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1968-2018: Four demographic surprises in France over the last 50 years

Population and Societies

553, March 2018

French demography is a tale of continuity and surprises. To mark the 50th anniversary of Population and Societies (the first issue was published in March 1968), Gilles Pison highlights four demographic changes that nobody was expecting half a century ago: the astonishing increase in life expectancy, the postponement of motherhood, the increase in births outside marriage and the invention and success of civil partnerships.

Life expectancy in France rose by 11 years between 1967 and 2017, from 71.5 to 82.5 years for both sexes combined. The forecasts produced several decades ago failed to anticipate this spectacular progress, and life expectancy has still not hit the "ceiling" that was predicted.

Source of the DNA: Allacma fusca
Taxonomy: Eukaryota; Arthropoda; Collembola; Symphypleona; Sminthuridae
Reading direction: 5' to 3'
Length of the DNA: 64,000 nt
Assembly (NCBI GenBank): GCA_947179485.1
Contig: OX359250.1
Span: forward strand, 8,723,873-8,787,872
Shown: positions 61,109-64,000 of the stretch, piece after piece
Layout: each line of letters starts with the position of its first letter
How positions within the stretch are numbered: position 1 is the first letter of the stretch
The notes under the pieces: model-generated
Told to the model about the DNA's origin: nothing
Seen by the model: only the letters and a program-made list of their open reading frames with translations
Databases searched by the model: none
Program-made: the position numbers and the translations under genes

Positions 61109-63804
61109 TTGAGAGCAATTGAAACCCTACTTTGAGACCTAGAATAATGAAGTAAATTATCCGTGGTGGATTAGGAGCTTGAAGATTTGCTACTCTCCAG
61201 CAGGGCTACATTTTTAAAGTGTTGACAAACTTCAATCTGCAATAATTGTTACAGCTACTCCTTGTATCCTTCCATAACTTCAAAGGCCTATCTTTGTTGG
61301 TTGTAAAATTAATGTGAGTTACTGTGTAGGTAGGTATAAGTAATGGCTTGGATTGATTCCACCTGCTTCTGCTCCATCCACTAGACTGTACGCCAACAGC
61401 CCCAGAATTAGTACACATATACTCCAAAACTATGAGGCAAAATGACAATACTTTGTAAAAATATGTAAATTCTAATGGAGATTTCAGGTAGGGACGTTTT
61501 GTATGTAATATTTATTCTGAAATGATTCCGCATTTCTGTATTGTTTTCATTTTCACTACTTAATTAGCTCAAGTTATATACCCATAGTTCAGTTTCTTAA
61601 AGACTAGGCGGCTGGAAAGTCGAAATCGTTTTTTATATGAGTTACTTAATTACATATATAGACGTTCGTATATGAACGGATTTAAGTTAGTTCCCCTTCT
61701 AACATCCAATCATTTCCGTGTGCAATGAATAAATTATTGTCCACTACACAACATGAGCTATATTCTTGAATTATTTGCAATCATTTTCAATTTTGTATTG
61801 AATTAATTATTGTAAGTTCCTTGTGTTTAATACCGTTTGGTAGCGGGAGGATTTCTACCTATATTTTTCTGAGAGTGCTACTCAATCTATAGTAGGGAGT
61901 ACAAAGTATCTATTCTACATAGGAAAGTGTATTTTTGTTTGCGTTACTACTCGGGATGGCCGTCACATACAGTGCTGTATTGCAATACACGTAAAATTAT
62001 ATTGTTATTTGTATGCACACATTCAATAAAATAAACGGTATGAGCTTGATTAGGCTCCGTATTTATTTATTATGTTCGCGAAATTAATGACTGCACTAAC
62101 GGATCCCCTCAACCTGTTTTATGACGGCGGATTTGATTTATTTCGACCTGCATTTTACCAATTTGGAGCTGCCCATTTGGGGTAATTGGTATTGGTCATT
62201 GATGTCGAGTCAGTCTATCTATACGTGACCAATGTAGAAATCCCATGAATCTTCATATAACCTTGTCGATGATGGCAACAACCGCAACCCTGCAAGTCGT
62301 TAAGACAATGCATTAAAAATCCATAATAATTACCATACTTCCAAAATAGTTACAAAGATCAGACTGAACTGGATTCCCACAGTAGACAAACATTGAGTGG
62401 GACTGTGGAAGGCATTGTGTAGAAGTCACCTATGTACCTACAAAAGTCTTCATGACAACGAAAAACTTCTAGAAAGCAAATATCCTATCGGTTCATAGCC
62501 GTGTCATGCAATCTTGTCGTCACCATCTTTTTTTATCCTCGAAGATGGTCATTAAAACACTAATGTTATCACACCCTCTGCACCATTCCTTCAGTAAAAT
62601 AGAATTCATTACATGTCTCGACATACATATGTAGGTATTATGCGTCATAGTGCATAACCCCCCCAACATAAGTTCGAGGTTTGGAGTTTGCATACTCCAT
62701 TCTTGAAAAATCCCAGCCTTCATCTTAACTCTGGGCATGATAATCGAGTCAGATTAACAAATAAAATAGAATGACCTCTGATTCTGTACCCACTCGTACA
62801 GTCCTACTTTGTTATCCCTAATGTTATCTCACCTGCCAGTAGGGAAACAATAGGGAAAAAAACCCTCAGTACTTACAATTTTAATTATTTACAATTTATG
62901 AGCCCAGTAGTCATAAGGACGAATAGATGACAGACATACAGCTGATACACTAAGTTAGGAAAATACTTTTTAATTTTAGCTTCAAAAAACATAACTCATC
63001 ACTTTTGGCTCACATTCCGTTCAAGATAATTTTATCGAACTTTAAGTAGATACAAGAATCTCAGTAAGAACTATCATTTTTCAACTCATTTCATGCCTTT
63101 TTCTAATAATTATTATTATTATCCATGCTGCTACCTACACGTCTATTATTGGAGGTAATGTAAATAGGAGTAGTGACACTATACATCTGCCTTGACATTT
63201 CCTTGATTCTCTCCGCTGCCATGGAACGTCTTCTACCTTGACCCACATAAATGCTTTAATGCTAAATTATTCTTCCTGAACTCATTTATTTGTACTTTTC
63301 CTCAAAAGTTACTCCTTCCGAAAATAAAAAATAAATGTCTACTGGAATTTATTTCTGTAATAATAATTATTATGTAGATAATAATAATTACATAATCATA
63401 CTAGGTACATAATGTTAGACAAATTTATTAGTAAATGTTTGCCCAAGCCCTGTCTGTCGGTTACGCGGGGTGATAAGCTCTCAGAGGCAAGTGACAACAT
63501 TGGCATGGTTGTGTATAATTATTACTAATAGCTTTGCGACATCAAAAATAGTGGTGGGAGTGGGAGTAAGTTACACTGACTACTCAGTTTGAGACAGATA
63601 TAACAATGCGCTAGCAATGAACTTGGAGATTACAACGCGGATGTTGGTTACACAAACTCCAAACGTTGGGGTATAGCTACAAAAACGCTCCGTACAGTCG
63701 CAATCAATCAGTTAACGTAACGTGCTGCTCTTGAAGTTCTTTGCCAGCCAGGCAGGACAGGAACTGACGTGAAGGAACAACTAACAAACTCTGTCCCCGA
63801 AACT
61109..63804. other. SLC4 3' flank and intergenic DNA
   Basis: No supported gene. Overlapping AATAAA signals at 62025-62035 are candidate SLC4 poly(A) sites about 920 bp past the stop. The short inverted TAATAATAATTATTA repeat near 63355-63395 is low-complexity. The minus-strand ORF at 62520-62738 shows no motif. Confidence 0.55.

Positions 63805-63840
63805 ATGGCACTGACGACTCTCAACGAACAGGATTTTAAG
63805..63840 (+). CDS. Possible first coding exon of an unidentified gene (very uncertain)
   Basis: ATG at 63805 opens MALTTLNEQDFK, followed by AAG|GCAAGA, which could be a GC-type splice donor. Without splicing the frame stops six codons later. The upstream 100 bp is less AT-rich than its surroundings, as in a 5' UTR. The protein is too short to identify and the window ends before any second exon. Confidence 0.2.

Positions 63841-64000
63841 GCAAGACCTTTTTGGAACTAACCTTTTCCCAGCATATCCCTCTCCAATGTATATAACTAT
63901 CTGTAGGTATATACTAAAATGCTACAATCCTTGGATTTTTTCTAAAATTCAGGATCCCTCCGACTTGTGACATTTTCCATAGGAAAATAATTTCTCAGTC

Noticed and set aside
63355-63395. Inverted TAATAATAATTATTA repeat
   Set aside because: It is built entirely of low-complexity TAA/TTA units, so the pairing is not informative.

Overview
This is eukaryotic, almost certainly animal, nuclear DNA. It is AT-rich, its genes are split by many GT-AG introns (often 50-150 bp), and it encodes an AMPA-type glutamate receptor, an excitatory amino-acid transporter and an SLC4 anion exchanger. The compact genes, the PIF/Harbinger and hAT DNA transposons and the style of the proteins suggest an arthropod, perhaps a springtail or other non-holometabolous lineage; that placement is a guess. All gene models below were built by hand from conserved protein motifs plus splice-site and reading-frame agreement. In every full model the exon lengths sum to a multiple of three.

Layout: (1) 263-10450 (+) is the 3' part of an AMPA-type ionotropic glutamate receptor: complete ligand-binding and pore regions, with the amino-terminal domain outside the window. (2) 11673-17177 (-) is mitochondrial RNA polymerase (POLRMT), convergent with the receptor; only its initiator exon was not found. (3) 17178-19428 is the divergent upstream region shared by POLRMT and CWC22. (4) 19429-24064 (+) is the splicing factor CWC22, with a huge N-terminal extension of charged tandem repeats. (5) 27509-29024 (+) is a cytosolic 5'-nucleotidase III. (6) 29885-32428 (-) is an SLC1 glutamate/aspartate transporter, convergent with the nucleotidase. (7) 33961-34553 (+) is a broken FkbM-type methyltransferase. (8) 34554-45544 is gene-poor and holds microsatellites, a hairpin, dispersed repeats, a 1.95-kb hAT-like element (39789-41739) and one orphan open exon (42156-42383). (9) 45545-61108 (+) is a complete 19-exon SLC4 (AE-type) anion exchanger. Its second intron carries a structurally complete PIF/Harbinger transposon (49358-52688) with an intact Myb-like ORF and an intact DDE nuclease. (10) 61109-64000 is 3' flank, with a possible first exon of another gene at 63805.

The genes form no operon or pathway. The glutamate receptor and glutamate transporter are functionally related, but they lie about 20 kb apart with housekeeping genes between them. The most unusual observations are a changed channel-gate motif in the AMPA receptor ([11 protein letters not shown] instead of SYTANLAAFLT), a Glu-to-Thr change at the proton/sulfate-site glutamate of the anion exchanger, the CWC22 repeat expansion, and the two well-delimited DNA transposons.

The past half-century has also been marked by three other demographic surprises: the postponement of motherhood, with a four-year increase in the age at childbearing since 1977, the rise in non-marital births, which now outnumber births within marriage, and the invention and success of the PACS civil partnership; the number of PACS registrations now almost equals the number of weddings.

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